Floating Life 4/06 ~ 11/07

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Brave New World

I mentioned yesterday that I was rereading Aldous Huxley’s 1932 dystopia, using the Vintage Classics edition of 2004: David Bradshaw’s 1994 preface to that edition really is very good on the novel’s context and on its ambivalence: one is never sure whether Huxley is warning us about or celebrating his “Brave New World.” I really think the novel is about the search Huxley was on as much as anything else; certainly Huxley’s later career would seem to bear that out.

Also, it has to be said that Brave New World really is not a very good novel, with its crashing coincidences and its deeply unbelievable Savage and its great dollops of Cardinal Newman and others. I rather like Bradshaw’s idea that Linda is based on D H Lawrence’s wife Frieda von Richtofen.

Those studying the novel should head for somaweb.org, which is just about as comprehensive a set of ideas and links as you could get. One of those links is to the rather amazing A Defence Of Paradise-Engineering, whose theme really seems to be that we all need soma but just need to get the formula right. Another links to an essay by Ming Li, “The Cost of Stability in Brave New World“. I like this bit:

Homer Simpson once said, “God has no place within these walls, just as facts have no place within organized religion”.

See also Answers.com, which is also excellent on the novel.

NSW HSC students read Brave New World in conjunction with Blade Runner (2000 Director’s Cut), that quite amazing movie dystopia. My link refers you again to Answers.com, which gives you just about all you need. HSC students are asked to consider both texts as part of a unit called In the Wild, the details of which you may read there. It is in fact a rather interesting unit. An alternative study of the same topic may be undertaken using David Malouf’s An Imaginary Life (a much better novel than Brave New World) and the poetry of Wordsworth. I dealt with that one on my English and ESL Blog last year.

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Written by Neil

May 2, 2006 at 9:54 am

Posted in Education, Reading

4 Responses

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  1. Long time reader, haven’t commented before, but, for once, I have an informed opinion.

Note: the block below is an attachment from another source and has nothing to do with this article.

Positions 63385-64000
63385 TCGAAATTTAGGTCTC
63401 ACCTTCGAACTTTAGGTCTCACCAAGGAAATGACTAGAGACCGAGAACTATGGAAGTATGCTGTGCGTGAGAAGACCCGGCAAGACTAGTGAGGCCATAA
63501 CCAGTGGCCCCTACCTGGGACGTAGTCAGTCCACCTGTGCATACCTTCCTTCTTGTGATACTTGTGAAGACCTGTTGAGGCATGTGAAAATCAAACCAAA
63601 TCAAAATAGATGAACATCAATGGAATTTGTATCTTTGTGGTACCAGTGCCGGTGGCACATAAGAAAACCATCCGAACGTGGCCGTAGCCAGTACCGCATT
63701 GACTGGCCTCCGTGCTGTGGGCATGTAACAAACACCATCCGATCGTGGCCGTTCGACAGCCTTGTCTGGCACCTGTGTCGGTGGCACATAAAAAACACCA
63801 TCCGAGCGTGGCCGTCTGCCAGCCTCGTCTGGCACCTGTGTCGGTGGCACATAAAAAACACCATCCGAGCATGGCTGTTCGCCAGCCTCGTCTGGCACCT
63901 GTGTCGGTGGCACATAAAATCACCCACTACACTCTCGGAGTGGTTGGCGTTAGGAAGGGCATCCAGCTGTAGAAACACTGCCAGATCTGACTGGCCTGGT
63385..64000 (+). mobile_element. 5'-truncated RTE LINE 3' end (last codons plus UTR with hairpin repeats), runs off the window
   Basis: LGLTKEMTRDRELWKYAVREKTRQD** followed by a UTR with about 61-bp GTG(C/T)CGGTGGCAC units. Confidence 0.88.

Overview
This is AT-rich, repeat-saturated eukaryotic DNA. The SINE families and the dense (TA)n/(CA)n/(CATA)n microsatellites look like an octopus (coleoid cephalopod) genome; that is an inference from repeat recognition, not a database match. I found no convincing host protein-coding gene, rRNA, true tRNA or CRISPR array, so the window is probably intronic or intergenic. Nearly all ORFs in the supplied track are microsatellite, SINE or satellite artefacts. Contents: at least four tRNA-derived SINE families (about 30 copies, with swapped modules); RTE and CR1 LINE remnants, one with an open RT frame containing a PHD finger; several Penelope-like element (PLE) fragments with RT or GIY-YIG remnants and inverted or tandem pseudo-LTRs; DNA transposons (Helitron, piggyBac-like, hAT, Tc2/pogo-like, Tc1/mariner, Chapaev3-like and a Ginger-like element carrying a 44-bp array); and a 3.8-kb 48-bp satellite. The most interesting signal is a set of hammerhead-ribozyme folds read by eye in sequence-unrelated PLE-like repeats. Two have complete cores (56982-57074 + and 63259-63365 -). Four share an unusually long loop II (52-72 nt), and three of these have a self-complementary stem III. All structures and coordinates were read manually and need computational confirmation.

I studied the English Advanced component In The Wild, reading/ viewing the two texts that you spoke about and, agreeably, found the topic to be quite interesting. However, I do have to disagree with you on your remarks of the quality of B.N.W.. I believed it to be quite a good text, complex, but also simple. For the average student in English Advanced, it had enough that they could wrap their heads around. For the more advanced students, there were enough layers of interesting facts and nuance that you could adequately achieve the outcomes aimed for the component, more-so than most other texts that are applicable.

    I am familiar with Wordsworth’s poetry, but it is hardly a replacement for a text like B.N.W., because it is too straight forward for the top Advanced students. The meaning and subtleties of poetry are far easier to decipher and manipulate for your arguments in the final tests than a text, and it is this difference that separates the students in marks, UAI, and, further, University futures. Students shouldn’t be grouped together because of a unchallenging text, instead, grades should reflect the effort they are putting into their work. Because a student can coast their way through to the same mark as me, should the texts remain unchallenging for those leading the class?


    May 2, 2006 at 11:37 pm

  2. That’s a very thoughtful comment. Thanks. Also, while I still think BNW is far from the “world’s greatest novel”, it is an interesting parable, and does raise issues that even the brightest students can grapple with — perhaps for the rest of their lives! I know I am still grappling with them…

    Hmm, but I disagree with you about Wordsworth; The Prelude is far from simple; there is a lot to challenge in Wordsworth as well, especially when you start looking at his work critically.


    May 3, 2006 at 9:02 am

  3. I am sitting in the library just minutes before English Advanced paper one and am about to be pressured to write all i know on brave new world and blade runner. wish me luck!!


    October 19, 2007 at 8:57 am

  4. But they are in Paper Two! 😉


    October 19, 2007 at 12:39 pm

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